Turner: You might. I’m not sure what I want to be when I grow up, I’m still trying to figure that out. There are many people who want to see me back in that elected space, and I’m giving it lots of thought. I’m not sure what yet, statewide elections in Ohio are in 2018, and that’s not that far away, so I have some things to consider. I ran for Secretary of State in 2014 against a Republican incumbent who did everything in his power to suppress the vote, but it’s very hard to run against an incumbent, and the Democrats in my state, as in most states, and your readers might not necessarily know this, but have never elected an African-American statewide. Very few states have. There are only two African-American women right now elected statewide in the United States of America. There’s never been an African-American governor. Can you imagine that? There’s only been one African-American woman to make it to the Senate, that’s the honorable Carol Moseley Braun from Illinois. There hasn’t been one since, though I think Attorney General Kamala Harris has a very good chance in California. I give all those examples to say that we have so much work to do in this country in terms of leveling the playing field, and I am depending, demanding that Democrats in particular, not absolving Republicans from their responsibility too, because I want to see African-Americans run in that party too, but particularly Democrats because African-Americans vote over 90 percent of the time with the Democrats, so we’ve got lots of work to do, so whether I am formally in elected office or I am forever considered the honorable Nina Turner, I am going to continue to use my cache and my voice in the political sphere on the progressive side to shake things up everywhere I go.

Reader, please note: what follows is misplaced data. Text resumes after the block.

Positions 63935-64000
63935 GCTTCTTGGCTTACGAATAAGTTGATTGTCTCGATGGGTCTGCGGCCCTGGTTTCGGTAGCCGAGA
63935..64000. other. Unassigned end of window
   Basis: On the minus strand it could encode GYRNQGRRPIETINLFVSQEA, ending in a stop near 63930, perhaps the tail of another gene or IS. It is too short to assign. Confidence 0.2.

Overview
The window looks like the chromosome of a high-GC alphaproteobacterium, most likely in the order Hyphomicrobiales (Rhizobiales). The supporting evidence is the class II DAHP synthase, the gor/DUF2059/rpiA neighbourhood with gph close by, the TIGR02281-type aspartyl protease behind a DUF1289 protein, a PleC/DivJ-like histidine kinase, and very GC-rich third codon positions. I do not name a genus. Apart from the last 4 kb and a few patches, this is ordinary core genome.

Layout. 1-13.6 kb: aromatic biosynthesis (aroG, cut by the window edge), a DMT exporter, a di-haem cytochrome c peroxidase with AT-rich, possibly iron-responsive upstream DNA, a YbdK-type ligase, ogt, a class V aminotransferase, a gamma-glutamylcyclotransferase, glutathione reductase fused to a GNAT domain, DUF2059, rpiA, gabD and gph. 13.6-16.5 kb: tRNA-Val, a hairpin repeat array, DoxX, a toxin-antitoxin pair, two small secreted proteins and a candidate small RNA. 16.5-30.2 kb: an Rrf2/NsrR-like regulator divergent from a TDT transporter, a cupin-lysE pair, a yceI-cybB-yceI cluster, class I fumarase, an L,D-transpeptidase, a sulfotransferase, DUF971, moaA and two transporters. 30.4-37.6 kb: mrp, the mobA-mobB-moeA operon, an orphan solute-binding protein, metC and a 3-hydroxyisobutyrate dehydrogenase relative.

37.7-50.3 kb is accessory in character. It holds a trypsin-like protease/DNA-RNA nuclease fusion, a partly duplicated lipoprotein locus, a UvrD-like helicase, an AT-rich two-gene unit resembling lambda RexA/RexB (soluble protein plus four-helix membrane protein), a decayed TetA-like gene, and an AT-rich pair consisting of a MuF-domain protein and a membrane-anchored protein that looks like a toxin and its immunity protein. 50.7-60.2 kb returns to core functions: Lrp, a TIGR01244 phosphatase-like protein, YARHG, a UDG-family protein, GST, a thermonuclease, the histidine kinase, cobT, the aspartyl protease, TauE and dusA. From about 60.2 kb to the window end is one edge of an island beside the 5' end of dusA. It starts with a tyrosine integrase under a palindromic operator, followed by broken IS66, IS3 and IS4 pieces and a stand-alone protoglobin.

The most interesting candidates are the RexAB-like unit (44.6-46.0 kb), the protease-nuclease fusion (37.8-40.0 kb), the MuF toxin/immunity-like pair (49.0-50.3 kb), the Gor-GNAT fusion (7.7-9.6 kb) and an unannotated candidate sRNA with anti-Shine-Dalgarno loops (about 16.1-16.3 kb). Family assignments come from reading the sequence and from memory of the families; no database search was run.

For more information on the Yes on 735 campaign, visit www.wamend.org. To learn more about Turner, go to www.ninaturner.org.